Blaise Cendrars

The greatest poet of the Cubist epoch was Pierre Reverdy, because he had distinguished emotions. The next was Gertrude Stein, because she had none. Both had perfect ears and impeccable style. Blaise Cendrars (1887-1961), like Max Jacob, was a professional personality of the same period, rather than an artist. Henry Miller, who writes a brief preface to this collection, has written about Cendrars extensively elsewhere and admires him greatly. They have a good deal in common.

Both Cendrars and Miller present themselves to the public as livers rather than artists, and both have a talent for engaging implausibility, which sometimes catches them short. Actually this sort of thing is just as literary as Walter Pater or Henry James. It’s just a different pitch, and it depends for its effectiveness on its literary convincingness. Blaise Cendrars portrays himself in his poetry as a more picaresque and more robust and very French Whitman, a nonchalant knockabout who had been for to see and for to admire in all the most remote and exciting parts of the world.

It is interesting to go back and read some of the things that made his reputation — the volume called Kodak, the poem “Far West,” most emphatically pronounced “Fahvest,” as you discover on reading it. San Bernardino, Calif., is built in the center of a verdant valley, watered by a multitude of little brooks from the neighboring mountains. Trout pullulate in these brooks; innumerable herds graze in the fat fields and the shepherds stuff themselves with the local fruits, which include pineapples. Game abounds. The lapin à queue de coton called “cottontail” and the hare with long ears called “jackass,” the chat sauvage and le serpent à sonnette, “rattlesnake,” but there aren’t any more pumas nowadays. So it goes on. Hilaire Hiler used to read this whole poem, ad-libbing all sorts of French-pronounced Westernisms with hilarious effect on the select audience in the old Jockey on Boulevard Montparnasse.

As a cowboy poet, Cendrars is, I’m afraid, only a cooey-booey. As a poet of tourism, he is less convincing than Valéry Larbaud and his world-wandering, world-weary billionaire, A.O. Barnabooth. Yet convincing he is, not for what he pretends to be, but for what he is. He is the poet of the lumpen demimonde, of the sword-swallowers, escape-artists and streetcorner acrobats in the cheap hotels back of the Gaîté, of the worn and innocent whores of the Passage du Départ with runs in their stockings and holes in their shoes. It’s not just that he writes about them, although when he does he’s very good indeed, but that he thinks like them and speaks in their very voices.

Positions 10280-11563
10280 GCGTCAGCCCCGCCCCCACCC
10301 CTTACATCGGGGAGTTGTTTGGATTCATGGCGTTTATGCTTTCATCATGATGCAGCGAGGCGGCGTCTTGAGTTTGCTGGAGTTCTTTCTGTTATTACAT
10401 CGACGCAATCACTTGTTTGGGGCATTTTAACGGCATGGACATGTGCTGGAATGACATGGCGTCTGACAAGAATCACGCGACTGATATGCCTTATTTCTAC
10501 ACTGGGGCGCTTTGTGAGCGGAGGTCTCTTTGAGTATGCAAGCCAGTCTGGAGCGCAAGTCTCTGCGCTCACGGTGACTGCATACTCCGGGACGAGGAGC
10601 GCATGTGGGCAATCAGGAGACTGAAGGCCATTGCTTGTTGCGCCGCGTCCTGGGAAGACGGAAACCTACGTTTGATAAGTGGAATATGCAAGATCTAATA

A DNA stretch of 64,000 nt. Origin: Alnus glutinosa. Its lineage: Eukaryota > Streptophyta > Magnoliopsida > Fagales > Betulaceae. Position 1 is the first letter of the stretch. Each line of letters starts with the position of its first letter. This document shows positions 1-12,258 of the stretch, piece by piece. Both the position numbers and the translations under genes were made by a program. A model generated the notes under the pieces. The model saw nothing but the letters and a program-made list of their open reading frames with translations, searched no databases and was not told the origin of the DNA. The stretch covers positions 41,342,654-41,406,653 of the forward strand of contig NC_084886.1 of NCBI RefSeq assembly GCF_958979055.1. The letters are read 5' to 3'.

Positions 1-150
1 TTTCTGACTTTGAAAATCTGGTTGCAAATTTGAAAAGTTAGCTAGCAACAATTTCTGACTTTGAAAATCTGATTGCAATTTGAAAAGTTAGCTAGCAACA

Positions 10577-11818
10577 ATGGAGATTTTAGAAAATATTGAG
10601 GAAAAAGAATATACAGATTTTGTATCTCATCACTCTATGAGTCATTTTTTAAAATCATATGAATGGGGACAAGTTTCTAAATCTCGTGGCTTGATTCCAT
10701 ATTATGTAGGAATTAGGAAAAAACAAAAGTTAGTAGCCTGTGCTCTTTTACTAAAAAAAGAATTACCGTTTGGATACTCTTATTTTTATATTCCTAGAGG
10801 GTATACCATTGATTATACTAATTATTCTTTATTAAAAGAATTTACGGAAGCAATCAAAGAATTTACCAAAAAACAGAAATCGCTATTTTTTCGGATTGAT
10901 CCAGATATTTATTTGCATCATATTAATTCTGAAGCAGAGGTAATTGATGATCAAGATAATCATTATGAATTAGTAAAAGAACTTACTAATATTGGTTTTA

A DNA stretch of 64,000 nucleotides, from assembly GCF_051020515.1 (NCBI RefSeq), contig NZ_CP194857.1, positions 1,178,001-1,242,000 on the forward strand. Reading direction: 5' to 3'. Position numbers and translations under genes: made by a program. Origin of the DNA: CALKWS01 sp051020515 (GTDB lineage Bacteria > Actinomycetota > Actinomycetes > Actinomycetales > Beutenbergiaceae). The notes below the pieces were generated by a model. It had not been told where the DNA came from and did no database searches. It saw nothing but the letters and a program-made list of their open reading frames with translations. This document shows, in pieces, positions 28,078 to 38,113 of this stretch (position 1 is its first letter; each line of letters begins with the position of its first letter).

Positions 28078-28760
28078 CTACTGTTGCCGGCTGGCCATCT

This is not true of other poets of the métier, who sublimate the idiom with their own sentiment. This is the sort of thing that translators seem unable to catch. The desperate insouciance that underlies the rhythms of Cendrars’s verse and the twists of his syntax are inaccessible to American professors of French who get foundation grants.

Yet Cendrars was also intellectual and the introduction to these translations makes much of his writing on poetics. His ideas are pretty much the orthodoxy of the Cubist period and now have the musty smell of dead café conversation. Our principal emotion on reading Cendrars today is nostalgia for him and his friends and the beautiful epoch in which they came to maturity, and this is greatly reinforced by the fact that nostalgia is also close to being his own principal subject. Far away at the ends of the earth he meets a wandering tart on a transcontinental train and all the sordid purgatorial excitement of the streets of Paris lit with prostitutes floods back on him. The Far West or the Argentine pampas, which he probably never saw, are symbols of lost innocence and glamour.

One of Cendrars’s most important contributions to French literature is his prosody. He began writing vers libre in Vielé-Griffin’s sense, which is not to be translated “free verse,” but which in Cendrars’s case was a kind of rushing, sprung alexandrine or hexameter or hendecasyllable. In his first long poem this approaches the impetuous rocking rhythm of Apollinaire’s “Zone.” Cendrars, although he always denied discipleship, was a very obvious continuator of one aspect of Apollinaire, as person, poet and prosodist. Soon he was writing free verse in the English sense, a little like the early, best poetry of Carl Sandburg or even more like the long swaying rhythms of Robinson Jeffers.

His translators do not manage to transmit these virtues. I think the reason is that poetry like Cendrars’s, for all its surface blustery extroversion, is really very intimate. To translate him successfully, it would be necessary to have either shared his background and his attitude toward it or to be a consummate actor able to project oneself imaginatively into almost complete identification with his personality. However, this book contains the French texts on facing pages, and the English is usually not too far off to serve as a pony.

The youngest generation of American poets should find Cendrars stimulating. It’s a long time since poetry like this, as good as this, has been written in America. Nothing less like the imitation Jacobean verse of the older Establishment and the Pound-Williams-Olson verse of the new Establishment could be imagined. People are trying to write like this again and Cendrars could be of help — although the world of the working-class Bohemia of the slums of Paris that gives his poetry its special quality is utterly vanished from the earth.


This review of Selected Writings of Blaise Cendrars (New Directions, 1966) originally appeared in The New York Times Book Review (9 October 1966). Copyright 1966. Reproduced here by permission of the Kenneth Rexroth Trust.

Other Rexroth Essays